Q4 2016 CIO Insights: Asset Allocation
This election-themed CIO Insights gives us the chance to weave together some key topics and ideas we’ve been writing about lately. First, making investment decisions based on the outcomes of votes or legislative processes is essentially a market-timing strategy. These strategies are incredibly hard to get right. Second, the basic building block of financial success is developing and sticking to a robust plan to meet your financial goals—making bets on the party of the next president never enters into the equation.
Market Timing Is Tough
Moving in and out of sectors or asset classes based on who wins or loses an election is a market-timing strategy. We routinely quote research from fund industry analysts DALBAR and Morningstar showing that individual investors hurt their performance by making poorly timed buy and sell decisions. Not only do retail investors fail to add value through market timing, but there is plenty of research to show that even the most sophisticated institutional investors also subtract value through their trades. From novice to expert, it turns out that it is extremely hard to profit from timing market movements.
Better that you should stick to the plan you’ve developed, than let your financial decisions blow with the political wind.
To see why this might be so, let’s look at the recent vote by the United Kingdom to leave the European Union, referred to as Brexit. Stocks around the globe sold off sharply in the wake of the June vote. But within days, markets had begun to rally back. As of late August, both the U.S. and U.K. equity markets are higher than they were before the vote; stocks in other developed markets have essentially recovered all their losses. To outperform a buy-and-hold strategy, you would have had to foresee the sell-off and get out of your stock position prior to the vote, and then correctly call the bottom to get back into the market just days later. That’s two very difficult timing decisions, not one.
Data show that investors often sell after market declines, rather than before, and then buy back in after the recovery. As a result, investors pursuing timing strategies typically capture a disproportionate amount of the market downside and miss out on a portion of the upside. To see what that might mean in practice, we looked at U.S. stock market data going back to the Great Depression. We find that the market produced 10 percent average annual returns in that time, and that missing out on just the 10 best months lowered that number to 7.6 percent. It was a similar story looking at even daily returns.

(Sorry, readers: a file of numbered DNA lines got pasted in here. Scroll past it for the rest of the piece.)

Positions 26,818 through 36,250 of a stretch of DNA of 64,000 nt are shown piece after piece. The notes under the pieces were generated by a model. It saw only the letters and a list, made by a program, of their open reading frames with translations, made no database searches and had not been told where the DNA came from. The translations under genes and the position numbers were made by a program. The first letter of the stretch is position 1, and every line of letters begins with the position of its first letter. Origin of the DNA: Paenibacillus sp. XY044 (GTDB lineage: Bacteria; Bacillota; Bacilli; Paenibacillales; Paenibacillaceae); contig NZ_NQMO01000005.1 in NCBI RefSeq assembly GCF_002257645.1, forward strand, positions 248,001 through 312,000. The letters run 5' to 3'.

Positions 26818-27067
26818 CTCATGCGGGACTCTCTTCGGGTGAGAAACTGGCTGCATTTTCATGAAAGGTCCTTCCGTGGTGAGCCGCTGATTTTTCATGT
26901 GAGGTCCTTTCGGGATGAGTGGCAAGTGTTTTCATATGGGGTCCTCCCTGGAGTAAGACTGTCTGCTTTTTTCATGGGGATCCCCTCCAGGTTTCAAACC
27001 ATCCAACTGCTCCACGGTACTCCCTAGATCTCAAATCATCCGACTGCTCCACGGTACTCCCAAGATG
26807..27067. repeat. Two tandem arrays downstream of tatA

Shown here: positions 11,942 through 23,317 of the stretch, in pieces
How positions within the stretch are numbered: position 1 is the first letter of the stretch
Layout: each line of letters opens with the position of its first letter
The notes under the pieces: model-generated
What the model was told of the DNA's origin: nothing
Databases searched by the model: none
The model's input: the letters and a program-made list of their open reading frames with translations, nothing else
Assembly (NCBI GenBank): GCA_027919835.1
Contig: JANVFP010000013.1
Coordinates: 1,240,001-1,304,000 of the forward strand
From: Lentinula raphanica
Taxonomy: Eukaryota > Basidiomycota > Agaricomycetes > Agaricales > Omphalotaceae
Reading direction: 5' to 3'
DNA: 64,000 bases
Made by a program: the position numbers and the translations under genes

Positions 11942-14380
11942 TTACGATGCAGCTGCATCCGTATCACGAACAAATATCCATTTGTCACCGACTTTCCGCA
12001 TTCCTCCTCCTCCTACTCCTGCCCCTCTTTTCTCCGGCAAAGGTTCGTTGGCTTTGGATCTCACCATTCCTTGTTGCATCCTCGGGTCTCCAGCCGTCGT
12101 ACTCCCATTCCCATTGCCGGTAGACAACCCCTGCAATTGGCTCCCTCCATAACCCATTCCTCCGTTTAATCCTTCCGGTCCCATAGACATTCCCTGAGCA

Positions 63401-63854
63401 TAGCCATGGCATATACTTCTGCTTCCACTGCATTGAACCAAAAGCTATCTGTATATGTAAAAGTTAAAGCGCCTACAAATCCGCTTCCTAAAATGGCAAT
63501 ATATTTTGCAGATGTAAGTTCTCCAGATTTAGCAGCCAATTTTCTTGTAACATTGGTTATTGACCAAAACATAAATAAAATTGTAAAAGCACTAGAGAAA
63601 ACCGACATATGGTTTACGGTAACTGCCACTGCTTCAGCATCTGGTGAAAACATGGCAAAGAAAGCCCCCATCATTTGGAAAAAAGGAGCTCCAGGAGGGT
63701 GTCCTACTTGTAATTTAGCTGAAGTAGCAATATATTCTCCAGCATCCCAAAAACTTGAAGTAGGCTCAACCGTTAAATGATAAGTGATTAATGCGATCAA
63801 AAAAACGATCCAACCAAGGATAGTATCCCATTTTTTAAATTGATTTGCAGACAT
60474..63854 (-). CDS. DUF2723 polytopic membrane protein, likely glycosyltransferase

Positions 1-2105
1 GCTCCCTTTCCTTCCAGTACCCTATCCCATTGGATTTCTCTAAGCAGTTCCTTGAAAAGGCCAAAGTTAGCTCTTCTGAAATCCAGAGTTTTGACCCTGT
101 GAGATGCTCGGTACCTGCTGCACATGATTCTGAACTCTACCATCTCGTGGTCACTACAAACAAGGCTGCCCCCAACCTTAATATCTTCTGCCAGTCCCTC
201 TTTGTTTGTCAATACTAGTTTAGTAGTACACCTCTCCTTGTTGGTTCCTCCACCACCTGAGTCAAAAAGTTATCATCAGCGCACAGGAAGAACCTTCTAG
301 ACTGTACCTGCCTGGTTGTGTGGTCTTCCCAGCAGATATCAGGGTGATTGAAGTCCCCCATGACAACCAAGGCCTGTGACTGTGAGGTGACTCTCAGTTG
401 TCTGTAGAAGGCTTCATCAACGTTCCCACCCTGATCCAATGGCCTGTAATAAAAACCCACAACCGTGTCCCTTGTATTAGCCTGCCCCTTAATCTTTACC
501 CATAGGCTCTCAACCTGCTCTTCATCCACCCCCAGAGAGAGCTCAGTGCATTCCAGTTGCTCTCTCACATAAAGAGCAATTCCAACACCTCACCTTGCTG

The Plan’s the Thing
Simply developing a financial plan is one of the most powerful steps you can take on the road to financial success. However, defining objectives and specific methods you will take to reach your goals over time is useful only to the extent you adhere to the plan—abandoning your strategy at arbitrary points along your financial timeline is definitively not one of the steps any financial planner we know would encourage!
Financial planning is important precisely because we live in an uncertain world where outcomes can’t be known in advance. In electoral terms, even after the votes are tallied, the legislative process and economic outcomes can remain messy and uncertain for a prolonged period. This is more or less how investing is all the time, not just in election years. We believe it’s best to recognize that external factors are beyond your control, and have little to do with whether or not you reach your financial goals over time—that’s largely down to your own saving and investing decisions. Better that you should stick to the plan you’ve developed, than let your financial decisions blow with the political wind.
The opinions expressed are those of Scott Wittman, CFA, CAIA, and are no guarantee of the future performance of any American Century Investments portfolio.
International investing involves special risks, such as political instability and currency fluctuations.
For educational use only. This information is not intended to serve as investment advice. Past performance is no guarantee of future results.